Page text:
Hoping that some day some man will be perfectly psychoanalyzed is exactly like hoping that some day some house will be perfectly clean and there will be no need to clean it again. It is absolutely absurd. The house will need cleaning continually, because as time passes dirt gathers.

Even the cleanest mirror needs cleaning once in a while because dirt gathers on it, vapor gathers on it; it does not reflect clearly, it starts reflecting distortions. There will never be any man perfectly psychoanalyzed, because the process in itself is only of cleaning. Can you get your clothes cleaned forever, perfectly cleaned? They will again become ready to go into the laundry. So the people who are going continuously into psychotherapies are going into a kind of laundry, dry cleaning. It is good, but good is not enough.

Vijen, in a sense it can help if you use it as a means and you don't forget that it is not all.

In another sense it can be a disturbance, a barrier, if you think that this is all and there is nothing else beyond it.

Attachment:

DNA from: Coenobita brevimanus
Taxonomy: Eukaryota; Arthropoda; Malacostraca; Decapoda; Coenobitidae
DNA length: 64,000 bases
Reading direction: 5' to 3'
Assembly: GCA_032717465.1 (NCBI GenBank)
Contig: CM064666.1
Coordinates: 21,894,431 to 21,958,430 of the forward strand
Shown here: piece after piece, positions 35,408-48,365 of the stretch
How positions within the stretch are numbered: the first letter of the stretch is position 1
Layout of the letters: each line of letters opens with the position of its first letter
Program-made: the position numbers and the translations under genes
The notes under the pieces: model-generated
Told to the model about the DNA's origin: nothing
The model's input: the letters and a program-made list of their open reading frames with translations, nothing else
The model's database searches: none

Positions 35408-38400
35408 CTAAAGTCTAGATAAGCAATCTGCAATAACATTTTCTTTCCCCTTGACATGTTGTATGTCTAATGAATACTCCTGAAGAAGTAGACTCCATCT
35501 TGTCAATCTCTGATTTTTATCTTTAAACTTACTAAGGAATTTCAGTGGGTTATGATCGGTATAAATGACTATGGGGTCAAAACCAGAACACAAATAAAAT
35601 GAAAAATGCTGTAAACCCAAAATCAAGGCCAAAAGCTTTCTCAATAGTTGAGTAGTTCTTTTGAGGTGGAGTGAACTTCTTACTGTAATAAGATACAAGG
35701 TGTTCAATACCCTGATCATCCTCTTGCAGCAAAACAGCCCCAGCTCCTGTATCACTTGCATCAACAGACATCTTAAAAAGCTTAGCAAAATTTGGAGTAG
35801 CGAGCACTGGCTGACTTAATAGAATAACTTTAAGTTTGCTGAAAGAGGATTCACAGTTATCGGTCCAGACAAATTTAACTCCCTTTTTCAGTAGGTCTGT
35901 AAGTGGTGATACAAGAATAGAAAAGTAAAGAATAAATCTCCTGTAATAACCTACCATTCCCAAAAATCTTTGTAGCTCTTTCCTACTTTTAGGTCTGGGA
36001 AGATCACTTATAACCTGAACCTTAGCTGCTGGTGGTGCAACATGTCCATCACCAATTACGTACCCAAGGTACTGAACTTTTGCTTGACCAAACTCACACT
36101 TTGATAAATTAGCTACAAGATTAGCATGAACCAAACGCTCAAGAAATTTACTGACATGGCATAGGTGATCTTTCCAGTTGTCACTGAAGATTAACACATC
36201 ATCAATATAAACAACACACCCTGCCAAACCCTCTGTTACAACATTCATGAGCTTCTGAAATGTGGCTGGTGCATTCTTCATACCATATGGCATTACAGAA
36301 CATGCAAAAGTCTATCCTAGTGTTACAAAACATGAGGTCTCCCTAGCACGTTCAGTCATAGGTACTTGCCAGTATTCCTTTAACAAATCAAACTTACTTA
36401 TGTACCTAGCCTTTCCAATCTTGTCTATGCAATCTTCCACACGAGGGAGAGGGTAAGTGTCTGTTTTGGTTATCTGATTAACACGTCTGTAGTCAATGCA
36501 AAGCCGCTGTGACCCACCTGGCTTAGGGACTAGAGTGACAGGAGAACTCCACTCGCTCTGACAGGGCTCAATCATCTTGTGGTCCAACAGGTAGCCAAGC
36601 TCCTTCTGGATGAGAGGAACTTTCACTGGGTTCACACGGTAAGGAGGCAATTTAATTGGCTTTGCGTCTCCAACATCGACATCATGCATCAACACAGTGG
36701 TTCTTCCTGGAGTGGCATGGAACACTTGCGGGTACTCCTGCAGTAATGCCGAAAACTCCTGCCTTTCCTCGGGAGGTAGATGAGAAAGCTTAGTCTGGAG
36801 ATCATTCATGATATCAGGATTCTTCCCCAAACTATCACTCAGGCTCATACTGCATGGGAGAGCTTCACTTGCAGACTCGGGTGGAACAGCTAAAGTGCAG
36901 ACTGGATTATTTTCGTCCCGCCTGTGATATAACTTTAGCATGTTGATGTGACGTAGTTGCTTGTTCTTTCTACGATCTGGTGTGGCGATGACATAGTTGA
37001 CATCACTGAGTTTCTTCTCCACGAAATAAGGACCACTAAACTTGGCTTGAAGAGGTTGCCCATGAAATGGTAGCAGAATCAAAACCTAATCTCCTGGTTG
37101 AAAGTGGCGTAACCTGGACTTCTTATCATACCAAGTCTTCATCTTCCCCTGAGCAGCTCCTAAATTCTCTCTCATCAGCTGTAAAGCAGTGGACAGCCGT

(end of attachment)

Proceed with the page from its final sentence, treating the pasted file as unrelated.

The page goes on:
That's what is happening in the West. Psychotherapists think this is the ultimate, but they have not produced a single buddha. Even their founders, Freud or Jung or Adler are not awakened people. They are living in the same misery, in the same suffering as you are living. They are full of fear. They don't know anything about death, that it is a fiction.

They have not experienced their own being. They are just scratching on the surface. Mind is your surface; your being is in the center. How much you clean your surface does not matter, it is not going to lead you to the center. If you can use psychotherapy as a means it is good. If you think it is the end it is the enemy of your transcendence. It all depends on your intelligence.

A Jew asks his rabbi, "I have two problems. I have asked my boss a dozen times already, but he is determined to fire me at the end of the month."

"And what is the other problem?" asks the rabbi.

"Ah well, my wife does not get pregnant, although she stays home and prays all day," answers the Jew.